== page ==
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Thursday, September 1, 2016

Marriage Sure Isn't a Prize

And here we are, September.

A year ago, my husband and I were quietly learning what it meant to be husband and wife. After the parties ended. After our photographer had passed along our images. After my dress had been pressed and preserved.


The real work of it. The breaking of your dating patterns. The bubbling first few months of leaving the house each morning knowing you'll miss him. The avoiding plans between work and home, just so you'll be able to see him sooner.

I was speaking with a sweet girlfriend a few days ago about forever, and how long it seems.

"You'll be thankful for forever," I said.

Being truly, honestly, whole-heartedly thankful that I get forever with this man. That I have his support for a lifetime. How quickly more than a year has breezed by, and how I'm frightened how quickly forever seems.

Slow down, forever.

Before I was married, before I even dated Gordon, before I was out of the sludge of bad relationship decisions and dating nearly anyone who showed a glimmer of interest in me: the jerks, the men who hit, or drink too much, or who were just flat-out wrong, wrong, wrong, I thought marriage was a reward.

I thought it was a prize for the people who had their lives together.


At the time, there seemed to be a checklist for people who were married:

-They were virginal (for the most part).

-They had, at one point, Kissed Dating Goodbye.

- They were in the folds of God's will for their lives (or at least, it seemed that way). 

-They generally had their lives together in a neat little package.

Ba-da-bing, ba-da-boom! Showers! Pinterest boards! Invitations! Rings!

Rehearsal dinners! Weddings!

The recipe for marriage. Not only that, but the recipe for deserving marriage. And, at the time, I didn't know what I was doing wrong.

Looking back, this reasoning made absolutely no sense. I knew plenty of broken people who were married. I am such broken person. We all are. Married or not.

I really thought that if I lived my life perfectly, if I dotted my spiritual i's, if went to a Christian graduate school, didn't cuss, let people pass me on the highway, volunteered, made regular appearances in church and Sunday school, and maybe painted in my Bible, I'd be ready. I'd have earned my way into a marriage.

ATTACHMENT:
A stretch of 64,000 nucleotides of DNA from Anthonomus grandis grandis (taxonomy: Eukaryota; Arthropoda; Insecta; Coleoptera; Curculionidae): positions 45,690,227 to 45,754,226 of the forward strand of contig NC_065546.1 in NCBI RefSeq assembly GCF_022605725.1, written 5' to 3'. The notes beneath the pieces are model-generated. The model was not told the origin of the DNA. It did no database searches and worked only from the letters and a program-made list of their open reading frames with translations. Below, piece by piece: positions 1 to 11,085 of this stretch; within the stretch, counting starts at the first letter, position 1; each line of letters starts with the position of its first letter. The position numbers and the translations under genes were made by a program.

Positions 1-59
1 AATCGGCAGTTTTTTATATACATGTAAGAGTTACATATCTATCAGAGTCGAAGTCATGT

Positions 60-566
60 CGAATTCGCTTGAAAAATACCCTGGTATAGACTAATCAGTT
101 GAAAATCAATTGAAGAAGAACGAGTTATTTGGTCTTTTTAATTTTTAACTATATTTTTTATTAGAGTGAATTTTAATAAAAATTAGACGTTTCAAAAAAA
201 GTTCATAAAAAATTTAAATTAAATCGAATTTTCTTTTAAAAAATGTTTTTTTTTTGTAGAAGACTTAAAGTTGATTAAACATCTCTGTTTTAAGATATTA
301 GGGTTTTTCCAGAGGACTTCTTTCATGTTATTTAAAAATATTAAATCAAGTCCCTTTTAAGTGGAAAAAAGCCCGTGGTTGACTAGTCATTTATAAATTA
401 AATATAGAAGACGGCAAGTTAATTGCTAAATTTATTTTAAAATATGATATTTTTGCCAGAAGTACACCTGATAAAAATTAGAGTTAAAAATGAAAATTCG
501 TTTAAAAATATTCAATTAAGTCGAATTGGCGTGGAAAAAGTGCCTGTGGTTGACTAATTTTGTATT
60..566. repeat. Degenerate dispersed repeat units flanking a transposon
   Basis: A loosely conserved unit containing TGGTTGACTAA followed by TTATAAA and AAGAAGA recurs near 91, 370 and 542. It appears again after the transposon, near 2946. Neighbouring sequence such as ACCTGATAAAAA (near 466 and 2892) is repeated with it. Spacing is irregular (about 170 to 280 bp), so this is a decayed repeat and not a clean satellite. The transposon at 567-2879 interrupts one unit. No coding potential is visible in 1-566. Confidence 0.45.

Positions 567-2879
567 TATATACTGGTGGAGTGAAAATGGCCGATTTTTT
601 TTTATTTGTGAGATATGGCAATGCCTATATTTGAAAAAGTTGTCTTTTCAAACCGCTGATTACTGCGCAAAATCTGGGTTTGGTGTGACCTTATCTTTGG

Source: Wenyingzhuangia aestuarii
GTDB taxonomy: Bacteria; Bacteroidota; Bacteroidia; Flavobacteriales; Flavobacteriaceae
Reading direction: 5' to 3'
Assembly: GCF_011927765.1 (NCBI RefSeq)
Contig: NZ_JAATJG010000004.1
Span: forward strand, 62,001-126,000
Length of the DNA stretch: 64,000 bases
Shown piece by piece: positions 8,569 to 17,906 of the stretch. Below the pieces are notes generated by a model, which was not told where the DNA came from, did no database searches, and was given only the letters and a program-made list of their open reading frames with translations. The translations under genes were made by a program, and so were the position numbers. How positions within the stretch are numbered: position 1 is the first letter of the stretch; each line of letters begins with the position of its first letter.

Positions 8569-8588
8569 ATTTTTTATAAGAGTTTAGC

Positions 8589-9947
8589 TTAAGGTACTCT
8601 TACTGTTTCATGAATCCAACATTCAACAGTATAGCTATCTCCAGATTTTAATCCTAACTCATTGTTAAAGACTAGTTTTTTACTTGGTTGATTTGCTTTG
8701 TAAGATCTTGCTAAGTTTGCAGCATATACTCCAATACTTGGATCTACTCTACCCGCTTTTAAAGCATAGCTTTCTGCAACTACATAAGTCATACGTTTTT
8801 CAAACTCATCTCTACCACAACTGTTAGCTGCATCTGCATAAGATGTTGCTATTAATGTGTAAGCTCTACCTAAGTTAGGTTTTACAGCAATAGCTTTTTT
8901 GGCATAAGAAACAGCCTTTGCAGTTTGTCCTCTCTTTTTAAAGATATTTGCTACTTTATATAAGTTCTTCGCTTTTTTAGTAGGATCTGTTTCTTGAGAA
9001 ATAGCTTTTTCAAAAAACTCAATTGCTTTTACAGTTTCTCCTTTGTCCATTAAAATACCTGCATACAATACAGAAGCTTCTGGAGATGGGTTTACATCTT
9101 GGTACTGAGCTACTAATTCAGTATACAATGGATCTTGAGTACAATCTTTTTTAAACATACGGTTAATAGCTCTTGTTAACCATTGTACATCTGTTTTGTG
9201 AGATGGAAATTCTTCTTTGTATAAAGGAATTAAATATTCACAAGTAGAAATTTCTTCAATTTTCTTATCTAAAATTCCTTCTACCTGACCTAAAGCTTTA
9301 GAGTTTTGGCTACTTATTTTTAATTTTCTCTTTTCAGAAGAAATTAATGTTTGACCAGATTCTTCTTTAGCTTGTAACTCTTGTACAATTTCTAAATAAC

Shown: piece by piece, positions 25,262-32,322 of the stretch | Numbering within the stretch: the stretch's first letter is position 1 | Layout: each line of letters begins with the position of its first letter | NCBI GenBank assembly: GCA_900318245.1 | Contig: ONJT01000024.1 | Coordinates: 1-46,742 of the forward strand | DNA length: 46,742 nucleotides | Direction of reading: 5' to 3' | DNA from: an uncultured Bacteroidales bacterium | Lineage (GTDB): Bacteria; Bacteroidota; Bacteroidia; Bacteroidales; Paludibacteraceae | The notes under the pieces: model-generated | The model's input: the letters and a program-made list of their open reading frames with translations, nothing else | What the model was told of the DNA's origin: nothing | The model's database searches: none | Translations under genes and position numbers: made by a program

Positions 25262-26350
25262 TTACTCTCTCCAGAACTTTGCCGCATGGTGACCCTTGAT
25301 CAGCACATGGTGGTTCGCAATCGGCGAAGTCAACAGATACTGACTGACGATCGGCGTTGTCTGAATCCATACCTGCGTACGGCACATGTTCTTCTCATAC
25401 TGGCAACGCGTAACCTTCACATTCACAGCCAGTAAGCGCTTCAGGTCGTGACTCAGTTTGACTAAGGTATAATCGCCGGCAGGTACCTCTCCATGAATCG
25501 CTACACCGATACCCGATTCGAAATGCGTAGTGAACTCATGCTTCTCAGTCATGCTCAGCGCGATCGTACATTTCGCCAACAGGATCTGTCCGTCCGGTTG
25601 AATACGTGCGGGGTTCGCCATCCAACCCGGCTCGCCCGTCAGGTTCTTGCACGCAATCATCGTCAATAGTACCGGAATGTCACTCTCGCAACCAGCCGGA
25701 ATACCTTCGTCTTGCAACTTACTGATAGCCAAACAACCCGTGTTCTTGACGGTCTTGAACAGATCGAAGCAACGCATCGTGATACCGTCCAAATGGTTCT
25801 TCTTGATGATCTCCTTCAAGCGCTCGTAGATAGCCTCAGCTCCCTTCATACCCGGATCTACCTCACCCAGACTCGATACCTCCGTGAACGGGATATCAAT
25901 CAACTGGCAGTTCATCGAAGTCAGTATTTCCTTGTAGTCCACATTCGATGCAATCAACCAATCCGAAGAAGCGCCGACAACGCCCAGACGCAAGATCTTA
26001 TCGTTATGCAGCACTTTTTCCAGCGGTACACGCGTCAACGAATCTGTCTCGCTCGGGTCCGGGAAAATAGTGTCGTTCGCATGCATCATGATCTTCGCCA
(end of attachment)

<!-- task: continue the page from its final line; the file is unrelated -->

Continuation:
But I've learned that marriage is nothing you earn. It's not a prize for being a phenomenal Christ-follower. It's not the end-goal. It's not even a goal in and of itself.

Marriage is a gift.

By my former standards, f you were to ask why I'm married at this moment, I wouldn't be able to tell you. I've done nothing to deserve the caring and attentive man who asked me to be his wife. I couldn't have begun to earn a second of the deep happiness, the fun, the care and support he's given to me so selflessly these past few months.

And I'm so grateful.

No blessing in our lives, marriage, great career, bonus paycheck, kids, homes, book deals, none of it comes about as something we've earned. The greatest desires of our hearts -- whatever they are -- never come about simply because we're in the best place to receive them.

Sometimes we just happen to be.

But most times, they're more of a reflection of the Giver than us, as the recipient. And today, I'm ever-thankful for this gift I don't deserve, but am so thankful to have been blessed with: my husband.



Christen said...

This is my new favorite thing. Thanks for painting marriage and imperfection in such a beautiful light. You're a true inspiration!

Brett W. Tubbs said...

Christen, I'll say it again and again: you're my favorite. Thanks for reading, friend!

Laurie Tomlinson said...

You're so so wise and lovely. I feel lucky to call you friend!

Brett W. Tubbs said...

LT, how did I miss this? thank you for sharing the love! I feel lucky to call you a friend, too! <3

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